What Age Should a Child Stop Playing with Stuffed Animals?
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Stuffed animals, sometimes called plushies, are beloved toys children use for pretend play and comfort.
Parents might feel their child is acting immature if they play with a stuffed toy past a certain age. How old is too old for stuffed animals?
The answer might surprise you.
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At What Age Should a Child Stop Playing with Stuffed Animals?
It is unnecessary to put an age limit on loving a stuffed animal. A child may carry a plush toy with them for comfort through about age five. Most will continue playing with them through age 10. Many sleep with their stuffed animals far later and even into adulthood.
A Child’s First Stuffed Animal
A baby may receive a stuffed animal as a gift before they are even born.
Many parents use plush rattles to entertain young children. They will then hug, kiss, and chew on the stuffed item when they are at play.
The texture of a plush toy is pleasing to a baby. It gives them comfort when they need it the most.
Babies should not sleep with plush toys. Even the smallest ones can serve as a choking hazard.
Do not allow a baby to sleep or nap with a plushie until they are at least one year old.
The Psychology of Plush Toys
When I was in the second grade, I received a plush elephant from a friend at school.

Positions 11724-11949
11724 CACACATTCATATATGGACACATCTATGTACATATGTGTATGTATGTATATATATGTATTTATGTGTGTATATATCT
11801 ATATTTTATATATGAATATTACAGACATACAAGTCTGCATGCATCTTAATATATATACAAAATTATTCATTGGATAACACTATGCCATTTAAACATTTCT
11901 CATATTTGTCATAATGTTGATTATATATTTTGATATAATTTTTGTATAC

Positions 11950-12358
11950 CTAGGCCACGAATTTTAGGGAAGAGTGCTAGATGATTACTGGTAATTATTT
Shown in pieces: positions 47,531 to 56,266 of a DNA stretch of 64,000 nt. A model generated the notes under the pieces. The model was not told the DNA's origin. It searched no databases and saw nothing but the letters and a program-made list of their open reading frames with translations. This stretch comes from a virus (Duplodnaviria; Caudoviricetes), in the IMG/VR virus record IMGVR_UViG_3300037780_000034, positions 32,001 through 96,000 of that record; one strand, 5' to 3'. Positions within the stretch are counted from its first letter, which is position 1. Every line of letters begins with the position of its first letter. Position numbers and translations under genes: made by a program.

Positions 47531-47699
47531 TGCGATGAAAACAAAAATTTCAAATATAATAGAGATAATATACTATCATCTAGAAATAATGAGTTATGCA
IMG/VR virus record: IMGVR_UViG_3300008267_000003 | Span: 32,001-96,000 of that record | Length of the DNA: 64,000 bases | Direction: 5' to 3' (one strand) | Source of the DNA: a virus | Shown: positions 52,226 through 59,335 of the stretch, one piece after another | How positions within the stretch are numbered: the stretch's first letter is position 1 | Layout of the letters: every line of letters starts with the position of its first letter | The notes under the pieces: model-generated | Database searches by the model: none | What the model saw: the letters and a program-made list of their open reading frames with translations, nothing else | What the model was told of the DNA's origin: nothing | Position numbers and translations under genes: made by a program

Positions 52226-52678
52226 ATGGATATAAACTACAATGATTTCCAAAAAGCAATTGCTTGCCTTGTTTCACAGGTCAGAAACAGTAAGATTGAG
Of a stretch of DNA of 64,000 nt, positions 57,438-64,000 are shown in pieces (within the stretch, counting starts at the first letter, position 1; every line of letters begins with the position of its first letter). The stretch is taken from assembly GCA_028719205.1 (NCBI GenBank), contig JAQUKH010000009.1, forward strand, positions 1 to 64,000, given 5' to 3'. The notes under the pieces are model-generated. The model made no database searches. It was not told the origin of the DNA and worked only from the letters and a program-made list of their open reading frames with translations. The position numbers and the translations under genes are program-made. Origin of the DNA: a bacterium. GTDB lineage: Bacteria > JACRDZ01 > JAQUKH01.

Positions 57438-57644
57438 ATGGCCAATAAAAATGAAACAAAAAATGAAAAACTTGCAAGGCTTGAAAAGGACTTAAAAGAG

It was special to me because it was the first stuffed toy I owned that wasn’t a hand-me-down from an older sibling.
My parents argued that, at eight years old, I was too old for stuffed animals. However, I slept with my toy until the stuffing came out of it, and it had to go to that plush elephant graveyard in the sky. I was about 16.
Experts agree that there is nothing wrong with sleeping with a stuffed animal even into adulthood.
A stuffed toy acts as a replacement for a friend when you feel lonely. It makes you feel both safe and secure. This is something we all need, from age one to 101.
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When to Stop Relying on Stuffed Animals
Active play with stuffed animals gives children their first glimpse into social interaction.
They can role play with their animals to learn how to build relationships with others. This is vital for toddlers and preschoolers who have limited experience with others.
As children age, they may find themselves needed to act out certain scenarios with their plush toys. They can manage conflicts or seek refuge in stuffed animals.
Most children will stop doing this when they are old enough to have good communication skills. However, some kids may need to continue using stuffed animals to help them through some of life’s many struggles.
If so, that is perfectly fine, acceptable and healthy.
Don’t push your child to grow up too fast.
Letting them find comfort in a stuffed animal doesn’t damage them psychologically and can, in fact, give them a healthier and more secure childhood.
Do you have thoughts on stuffed animals? Share them in the comments!